ONE PLACE Family justice center

530 S. Lawrence Street | Montgomery, AL  36104
Phone 334.262.7378

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One Place Welcomes Human Trafficking Advocate to its Staff in March 2021

11 Mar 2021 2:52 PM | Anonymous

One Place welcomed Natalie Woodfin, Human Trafficking Case Manager, to its Staff in March 2021. With experience in childhood education, social services and as an investigator for Child Protective Services, the Texas native has a passion for working with disadvantaged populations.

In her position with One Place, Woodfin hopes to develop the position further, creating more helpful resources for victims of human trafficking.

“I want to develop a better screening process – I think it is necessary,” Woodfin said, who started with One Place on March 1. “I’ve done a lot of work with … sexual abuse.”

I really enjoy working with the less fortunate – whether it’s child or adult,” Woodfin said, who worked with Child Protective Services for nearly seven years as well as in the foster care system. “Learning about the (trauma) made me realize what a need there is in the communities for these types of positions (human trafficking). I like that people are coming here, wanting help.”

Alabama is one of 17 states that does not have current legislation that requires state personnel to be trained on topics of human trafficking, according to research. One Place Lead Case Manager, Leslie Ledbetter stated Woodfin “will be able to assist in filling the training gap in Alabama, and be available for onsite consultation.”  

“Natalie comes to us as a trained forensic interviewer ready to use these skills in the field to better assist One Place Family Justice Centers and our partners in identifying and serving victims of human trafficking,” Ledbetter said. “The intersectionality of sexual assault, domestic violence, and human trafficking makes Natalie's role imperative in the work that we do.”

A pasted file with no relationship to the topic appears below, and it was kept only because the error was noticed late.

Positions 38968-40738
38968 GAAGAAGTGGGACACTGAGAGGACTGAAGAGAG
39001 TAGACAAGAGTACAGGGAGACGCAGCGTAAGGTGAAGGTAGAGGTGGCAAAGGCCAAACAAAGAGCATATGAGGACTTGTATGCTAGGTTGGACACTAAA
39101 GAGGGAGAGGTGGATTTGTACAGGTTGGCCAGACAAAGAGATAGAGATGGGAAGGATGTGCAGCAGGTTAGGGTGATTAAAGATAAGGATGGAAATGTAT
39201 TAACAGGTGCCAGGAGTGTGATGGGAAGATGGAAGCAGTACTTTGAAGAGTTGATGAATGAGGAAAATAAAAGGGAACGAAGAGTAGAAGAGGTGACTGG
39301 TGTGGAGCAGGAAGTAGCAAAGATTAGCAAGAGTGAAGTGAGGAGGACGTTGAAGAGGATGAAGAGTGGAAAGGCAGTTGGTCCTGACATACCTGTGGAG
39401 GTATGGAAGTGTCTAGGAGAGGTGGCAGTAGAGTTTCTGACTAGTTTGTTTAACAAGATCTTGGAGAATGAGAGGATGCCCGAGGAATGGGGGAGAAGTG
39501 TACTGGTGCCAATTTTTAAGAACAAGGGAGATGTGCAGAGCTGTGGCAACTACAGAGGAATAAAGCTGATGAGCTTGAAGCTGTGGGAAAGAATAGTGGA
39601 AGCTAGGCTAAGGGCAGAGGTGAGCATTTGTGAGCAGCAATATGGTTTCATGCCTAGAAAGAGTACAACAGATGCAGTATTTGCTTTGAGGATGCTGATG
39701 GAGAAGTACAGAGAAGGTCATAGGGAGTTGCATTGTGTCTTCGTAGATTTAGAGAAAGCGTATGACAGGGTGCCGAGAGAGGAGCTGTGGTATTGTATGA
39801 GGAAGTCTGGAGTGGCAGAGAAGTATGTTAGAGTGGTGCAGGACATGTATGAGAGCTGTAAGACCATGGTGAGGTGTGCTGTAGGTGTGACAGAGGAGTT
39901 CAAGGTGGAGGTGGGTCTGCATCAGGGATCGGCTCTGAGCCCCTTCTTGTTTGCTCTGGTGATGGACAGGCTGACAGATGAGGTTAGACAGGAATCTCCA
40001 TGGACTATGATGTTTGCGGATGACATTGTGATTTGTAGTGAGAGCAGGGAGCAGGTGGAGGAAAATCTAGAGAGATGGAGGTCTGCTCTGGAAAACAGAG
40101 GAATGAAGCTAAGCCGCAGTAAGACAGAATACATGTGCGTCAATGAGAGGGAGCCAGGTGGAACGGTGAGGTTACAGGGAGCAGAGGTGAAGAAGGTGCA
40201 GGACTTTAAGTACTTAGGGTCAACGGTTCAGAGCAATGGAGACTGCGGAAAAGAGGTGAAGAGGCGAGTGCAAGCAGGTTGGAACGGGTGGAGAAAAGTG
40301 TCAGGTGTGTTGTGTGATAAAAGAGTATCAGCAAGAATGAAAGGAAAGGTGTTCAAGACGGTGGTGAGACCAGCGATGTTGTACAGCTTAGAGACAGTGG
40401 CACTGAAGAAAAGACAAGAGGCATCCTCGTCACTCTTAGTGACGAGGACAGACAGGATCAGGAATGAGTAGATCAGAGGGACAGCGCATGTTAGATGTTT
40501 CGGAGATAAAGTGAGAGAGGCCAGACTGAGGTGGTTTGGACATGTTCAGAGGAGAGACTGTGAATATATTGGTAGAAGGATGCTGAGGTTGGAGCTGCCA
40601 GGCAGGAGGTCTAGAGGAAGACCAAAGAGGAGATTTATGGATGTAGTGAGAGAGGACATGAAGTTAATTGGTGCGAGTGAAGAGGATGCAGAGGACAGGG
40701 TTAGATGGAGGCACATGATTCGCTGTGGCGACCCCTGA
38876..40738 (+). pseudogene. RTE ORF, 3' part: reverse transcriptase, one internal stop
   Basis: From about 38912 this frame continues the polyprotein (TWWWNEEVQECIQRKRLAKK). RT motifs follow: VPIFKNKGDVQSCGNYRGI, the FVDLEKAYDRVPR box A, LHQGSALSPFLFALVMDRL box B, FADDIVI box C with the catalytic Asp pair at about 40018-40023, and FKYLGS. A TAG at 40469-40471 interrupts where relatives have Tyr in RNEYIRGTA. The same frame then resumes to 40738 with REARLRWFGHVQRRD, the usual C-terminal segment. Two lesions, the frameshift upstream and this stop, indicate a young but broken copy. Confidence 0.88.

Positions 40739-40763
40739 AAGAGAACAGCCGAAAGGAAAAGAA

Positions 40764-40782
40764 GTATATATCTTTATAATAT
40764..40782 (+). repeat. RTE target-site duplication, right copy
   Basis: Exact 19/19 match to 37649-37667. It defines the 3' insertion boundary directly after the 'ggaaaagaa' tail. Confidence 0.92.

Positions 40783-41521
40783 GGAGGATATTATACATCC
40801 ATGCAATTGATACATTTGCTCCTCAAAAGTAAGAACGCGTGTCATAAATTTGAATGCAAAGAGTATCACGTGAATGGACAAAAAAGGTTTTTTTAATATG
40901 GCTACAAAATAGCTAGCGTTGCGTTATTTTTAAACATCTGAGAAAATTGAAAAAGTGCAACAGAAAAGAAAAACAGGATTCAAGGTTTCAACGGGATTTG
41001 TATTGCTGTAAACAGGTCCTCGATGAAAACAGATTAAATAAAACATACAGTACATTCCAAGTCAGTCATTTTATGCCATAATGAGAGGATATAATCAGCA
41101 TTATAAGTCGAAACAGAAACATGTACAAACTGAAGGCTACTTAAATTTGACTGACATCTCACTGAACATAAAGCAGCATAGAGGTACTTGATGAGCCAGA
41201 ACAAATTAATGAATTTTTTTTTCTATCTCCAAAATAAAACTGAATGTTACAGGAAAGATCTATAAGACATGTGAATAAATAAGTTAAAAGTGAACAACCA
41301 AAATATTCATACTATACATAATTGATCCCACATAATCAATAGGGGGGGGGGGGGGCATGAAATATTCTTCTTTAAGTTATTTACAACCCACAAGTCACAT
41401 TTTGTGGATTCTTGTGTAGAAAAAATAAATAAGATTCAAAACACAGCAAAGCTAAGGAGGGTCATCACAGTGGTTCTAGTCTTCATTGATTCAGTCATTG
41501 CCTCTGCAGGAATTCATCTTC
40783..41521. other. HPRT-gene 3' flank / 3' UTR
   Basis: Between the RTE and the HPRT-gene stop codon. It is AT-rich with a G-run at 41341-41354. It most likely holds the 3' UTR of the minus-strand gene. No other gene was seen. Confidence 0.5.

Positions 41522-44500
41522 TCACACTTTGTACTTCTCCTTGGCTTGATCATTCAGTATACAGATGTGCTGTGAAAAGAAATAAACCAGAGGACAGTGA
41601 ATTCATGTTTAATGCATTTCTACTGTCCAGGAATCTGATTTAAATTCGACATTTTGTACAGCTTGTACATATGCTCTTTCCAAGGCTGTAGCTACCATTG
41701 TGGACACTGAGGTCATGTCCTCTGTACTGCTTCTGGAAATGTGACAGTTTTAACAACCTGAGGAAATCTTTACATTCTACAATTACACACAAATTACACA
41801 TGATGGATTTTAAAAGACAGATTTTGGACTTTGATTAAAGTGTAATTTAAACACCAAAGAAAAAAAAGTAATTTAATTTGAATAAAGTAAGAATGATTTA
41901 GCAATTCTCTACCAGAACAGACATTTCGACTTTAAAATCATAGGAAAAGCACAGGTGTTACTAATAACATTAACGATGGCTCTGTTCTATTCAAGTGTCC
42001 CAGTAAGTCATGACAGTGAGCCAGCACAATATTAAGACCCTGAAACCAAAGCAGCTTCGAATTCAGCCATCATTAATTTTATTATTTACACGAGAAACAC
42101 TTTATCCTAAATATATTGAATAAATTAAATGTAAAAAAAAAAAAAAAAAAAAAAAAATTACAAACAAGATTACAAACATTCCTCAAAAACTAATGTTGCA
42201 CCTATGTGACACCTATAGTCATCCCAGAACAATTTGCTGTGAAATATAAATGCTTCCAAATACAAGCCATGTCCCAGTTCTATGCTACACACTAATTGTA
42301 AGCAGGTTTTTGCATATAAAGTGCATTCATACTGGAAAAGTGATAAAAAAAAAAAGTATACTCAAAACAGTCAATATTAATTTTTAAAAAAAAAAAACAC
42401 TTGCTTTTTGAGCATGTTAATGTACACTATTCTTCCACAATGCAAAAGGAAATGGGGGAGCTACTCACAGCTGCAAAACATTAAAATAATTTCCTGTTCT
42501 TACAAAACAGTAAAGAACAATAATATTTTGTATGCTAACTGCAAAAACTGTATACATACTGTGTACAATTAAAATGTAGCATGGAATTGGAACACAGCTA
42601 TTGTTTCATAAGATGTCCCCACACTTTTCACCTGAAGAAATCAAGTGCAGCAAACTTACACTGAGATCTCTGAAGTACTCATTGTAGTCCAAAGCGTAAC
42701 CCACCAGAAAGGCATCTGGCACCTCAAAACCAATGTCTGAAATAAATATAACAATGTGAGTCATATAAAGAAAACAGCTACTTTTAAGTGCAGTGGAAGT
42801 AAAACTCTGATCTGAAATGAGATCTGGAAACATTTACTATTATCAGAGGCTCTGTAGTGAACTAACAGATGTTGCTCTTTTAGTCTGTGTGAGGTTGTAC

The Human Trafficking Institute recently reported only two convictions and one criminal case for the entire state of Alabama in 2019 concerning human trafficking. Scholars and professionals are recommending increasing forensic interviewing skills in front-line workers, such as social workers, nurses, and law enforcement to help identify potential cases.

As Human Trafficking Case Manager, Woodfin looks forward to working with law enforcement as well as advocating for victims.

“I’m open to learning about new avenues of teaching – working with the community, getting established with the [human trafficking] task force,” Woodfin said. “I love working with law enforcement and I enjoy going to court.”

With a bachelor’s in interdisciplinary studies, Woodfin has also worked in the state of Washington. In her spare time, she enjoys outdoor activities – hiking, camping, fishing, and traveling.


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